Burnt pizza, drab diction

The Mixed Blood Theater’s new play spent a few too many minutes in the oven.

The key ingredients to Kurdish-style lovemaking are fresh figs and green pistachios that one can open using only a tongue, according to the newest production at the Mixed Blood Theatre. Poetry and pizza are the key ingredients to love in “The Poetry of Pizza,” the latest installment in the theatre’s yearlong feature of female playwrights. “Poetry,” however, results in a tepid love story that is part romantic comedy, part immodest exhibition.

“The Poetry of Pizza”

WHEN: Through Feb. 10, Wednesday through Saturday, 7:30 p.m.; Sunday, 3 p.m.
WHERE: Mixed Blood Theatre, 1501 S. Fourth St., Minneapolis
TICKETS: $11-28, call (612) 338-6131 or www.mixedblood.com

Sarah Middleton (Stacia Rice), a college poetry professor, goes to Copenhagen to study poetry and work on yet another convoluted book about poetry. The irony is that, though she studies poetry, she fails to see its point. And as her obnoxious American friend reminds her, she needs to get laid.

Once in Denmark, Sarah is thrust into various awkward romantic exploits. Her colleague at the Danish University, Heino Andersen (Sean Michael Dooley), introduces her to life in Denmark and the idea that sex can just be sex.

There’s Ule, played by Patrick O’Brien, the aging, love-starved husband of an agoraphobe, who sees the love he’s been missing in Sarah, though Sarah sees nothing but a love-sick, annoying older man.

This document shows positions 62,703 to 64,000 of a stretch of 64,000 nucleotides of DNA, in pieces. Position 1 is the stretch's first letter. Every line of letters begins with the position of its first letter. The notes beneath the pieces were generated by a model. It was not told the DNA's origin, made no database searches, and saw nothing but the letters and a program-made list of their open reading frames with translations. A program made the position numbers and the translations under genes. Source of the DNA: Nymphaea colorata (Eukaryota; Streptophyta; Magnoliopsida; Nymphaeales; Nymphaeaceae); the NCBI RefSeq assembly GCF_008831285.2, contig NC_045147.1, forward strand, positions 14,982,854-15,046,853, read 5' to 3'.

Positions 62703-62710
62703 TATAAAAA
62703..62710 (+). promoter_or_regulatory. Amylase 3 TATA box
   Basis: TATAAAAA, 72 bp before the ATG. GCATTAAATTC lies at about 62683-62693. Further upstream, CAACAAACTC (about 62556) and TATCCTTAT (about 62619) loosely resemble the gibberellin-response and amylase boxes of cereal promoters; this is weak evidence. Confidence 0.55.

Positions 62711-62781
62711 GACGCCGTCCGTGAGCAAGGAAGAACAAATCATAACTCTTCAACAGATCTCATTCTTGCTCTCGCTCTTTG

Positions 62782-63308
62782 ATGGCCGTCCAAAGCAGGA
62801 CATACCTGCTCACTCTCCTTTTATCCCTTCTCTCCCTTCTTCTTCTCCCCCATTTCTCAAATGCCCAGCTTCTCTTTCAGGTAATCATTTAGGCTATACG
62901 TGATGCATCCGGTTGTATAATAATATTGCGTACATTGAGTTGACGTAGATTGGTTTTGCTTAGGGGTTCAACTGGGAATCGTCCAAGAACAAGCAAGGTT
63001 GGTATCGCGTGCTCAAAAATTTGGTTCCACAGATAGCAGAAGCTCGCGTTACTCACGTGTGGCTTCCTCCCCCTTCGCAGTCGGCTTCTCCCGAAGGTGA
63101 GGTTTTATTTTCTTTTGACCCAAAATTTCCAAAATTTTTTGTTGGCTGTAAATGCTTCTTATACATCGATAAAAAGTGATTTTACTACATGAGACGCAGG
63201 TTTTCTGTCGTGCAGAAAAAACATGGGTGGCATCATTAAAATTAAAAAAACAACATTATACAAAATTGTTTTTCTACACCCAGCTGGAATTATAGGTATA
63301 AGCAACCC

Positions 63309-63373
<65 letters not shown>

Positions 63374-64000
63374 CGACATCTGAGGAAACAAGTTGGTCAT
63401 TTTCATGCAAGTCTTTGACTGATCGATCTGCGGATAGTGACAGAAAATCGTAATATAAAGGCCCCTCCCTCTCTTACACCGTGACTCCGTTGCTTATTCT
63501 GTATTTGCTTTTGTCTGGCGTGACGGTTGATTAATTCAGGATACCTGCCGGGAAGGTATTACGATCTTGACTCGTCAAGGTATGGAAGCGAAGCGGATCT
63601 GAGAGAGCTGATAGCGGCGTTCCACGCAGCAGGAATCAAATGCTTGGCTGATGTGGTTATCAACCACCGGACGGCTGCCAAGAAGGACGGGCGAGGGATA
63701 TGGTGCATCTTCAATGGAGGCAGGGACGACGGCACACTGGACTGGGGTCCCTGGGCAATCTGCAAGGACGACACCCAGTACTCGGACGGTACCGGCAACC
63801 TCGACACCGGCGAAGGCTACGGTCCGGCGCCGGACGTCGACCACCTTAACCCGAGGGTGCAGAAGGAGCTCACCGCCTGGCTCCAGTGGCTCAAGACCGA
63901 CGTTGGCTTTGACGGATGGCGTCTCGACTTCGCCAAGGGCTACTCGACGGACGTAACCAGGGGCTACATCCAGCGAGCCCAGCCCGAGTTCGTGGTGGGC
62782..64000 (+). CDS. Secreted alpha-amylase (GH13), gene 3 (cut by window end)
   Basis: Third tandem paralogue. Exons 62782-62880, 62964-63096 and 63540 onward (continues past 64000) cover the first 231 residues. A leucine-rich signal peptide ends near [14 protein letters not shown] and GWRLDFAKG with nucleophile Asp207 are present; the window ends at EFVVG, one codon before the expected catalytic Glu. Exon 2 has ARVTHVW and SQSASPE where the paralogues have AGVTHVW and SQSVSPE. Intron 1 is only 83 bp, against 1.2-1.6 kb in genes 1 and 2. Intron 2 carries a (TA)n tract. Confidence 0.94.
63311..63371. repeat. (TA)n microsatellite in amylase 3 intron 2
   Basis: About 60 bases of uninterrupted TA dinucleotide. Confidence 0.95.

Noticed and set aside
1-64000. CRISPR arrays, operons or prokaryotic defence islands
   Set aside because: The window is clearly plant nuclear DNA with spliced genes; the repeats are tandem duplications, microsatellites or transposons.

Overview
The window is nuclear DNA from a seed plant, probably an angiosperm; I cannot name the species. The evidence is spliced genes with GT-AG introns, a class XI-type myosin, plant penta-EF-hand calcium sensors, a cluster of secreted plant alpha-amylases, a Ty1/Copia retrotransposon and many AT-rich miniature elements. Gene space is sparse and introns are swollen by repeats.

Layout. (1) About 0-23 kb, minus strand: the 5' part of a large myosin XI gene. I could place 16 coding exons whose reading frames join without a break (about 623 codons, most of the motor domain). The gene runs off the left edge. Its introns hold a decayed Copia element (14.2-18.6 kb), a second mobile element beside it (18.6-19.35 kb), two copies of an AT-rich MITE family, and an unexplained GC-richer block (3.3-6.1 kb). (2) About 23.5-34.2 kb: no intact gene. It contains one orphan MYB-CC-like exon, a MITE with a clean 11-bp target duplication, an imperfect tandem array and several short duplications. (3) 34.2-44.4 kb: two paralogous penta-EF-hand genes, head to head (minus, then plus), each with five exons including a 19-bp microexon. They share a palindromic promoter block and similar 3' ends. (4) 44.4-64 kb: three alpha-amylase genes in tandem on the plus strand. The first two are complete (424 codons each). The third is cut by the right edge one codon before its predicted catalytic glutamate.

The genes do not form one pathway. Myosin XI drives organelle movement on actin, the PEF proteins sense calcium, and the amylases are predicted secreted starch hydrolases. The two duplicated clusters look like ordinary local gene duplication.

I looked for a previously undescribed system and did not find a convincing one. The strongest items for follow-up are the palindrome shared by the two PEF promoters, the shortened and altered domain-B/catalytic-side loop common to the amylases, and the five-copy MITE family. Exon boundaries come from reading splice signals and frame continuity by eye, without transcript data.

Most importantly, she meets Soran, a romantic pizza-maker, played by Ron Menzel, who misses his native Kurdistan and cries whenever he hears Andrea Bocelli’s “Con Te Partiro.”

The action surrounds love matches and mismatches, as poetry professor and pizza-maker fall in love despite the ardent advances of the other two men.

Through the language of pizza, loves are lost and found and the cold, hard poetry professor remembers how to feel.

The tangled narratives of the characters manage to come together throughout the play, with the help of the nosy landlord and the interfering boss.

While the dialogue fills in the explanatory gaps, much of the scenery – and even the artistic pizzas Soran creates to make Sarah fall in love with him – are left to the imagination. The pizzeria flows into Sarah’s rented room, then into a university lecture hall, with no set changes and only the character’s dialogue to explain where the action is taking place.

While the acting is never lacking, the need for the actors to exaggerate becomes tired quickly, as they assert the qualities of their characters through the all-too explanatory dialogue.

Even before the play begins, the liner notes explaining how “Poetry” came to be, written by playwright Deborah Brevoort, already deserve eye-rolls. She explains that she spent some time in Denmark and the characters and setting for “Poetry” are based on this experience. Plays overtly based on personal experience, even autobiographical plays, aren’t necessarily narcissistic. Unless, perhaps, the main character is a brilliant poetry professor, asserting her brilliant ideas as everyone in a five-block radius falls in love with her brilliant self.

It’s all just too much. It’s a shame, because clearly the acting talent of the cast is wasted on an overlong, reminisced fantasy.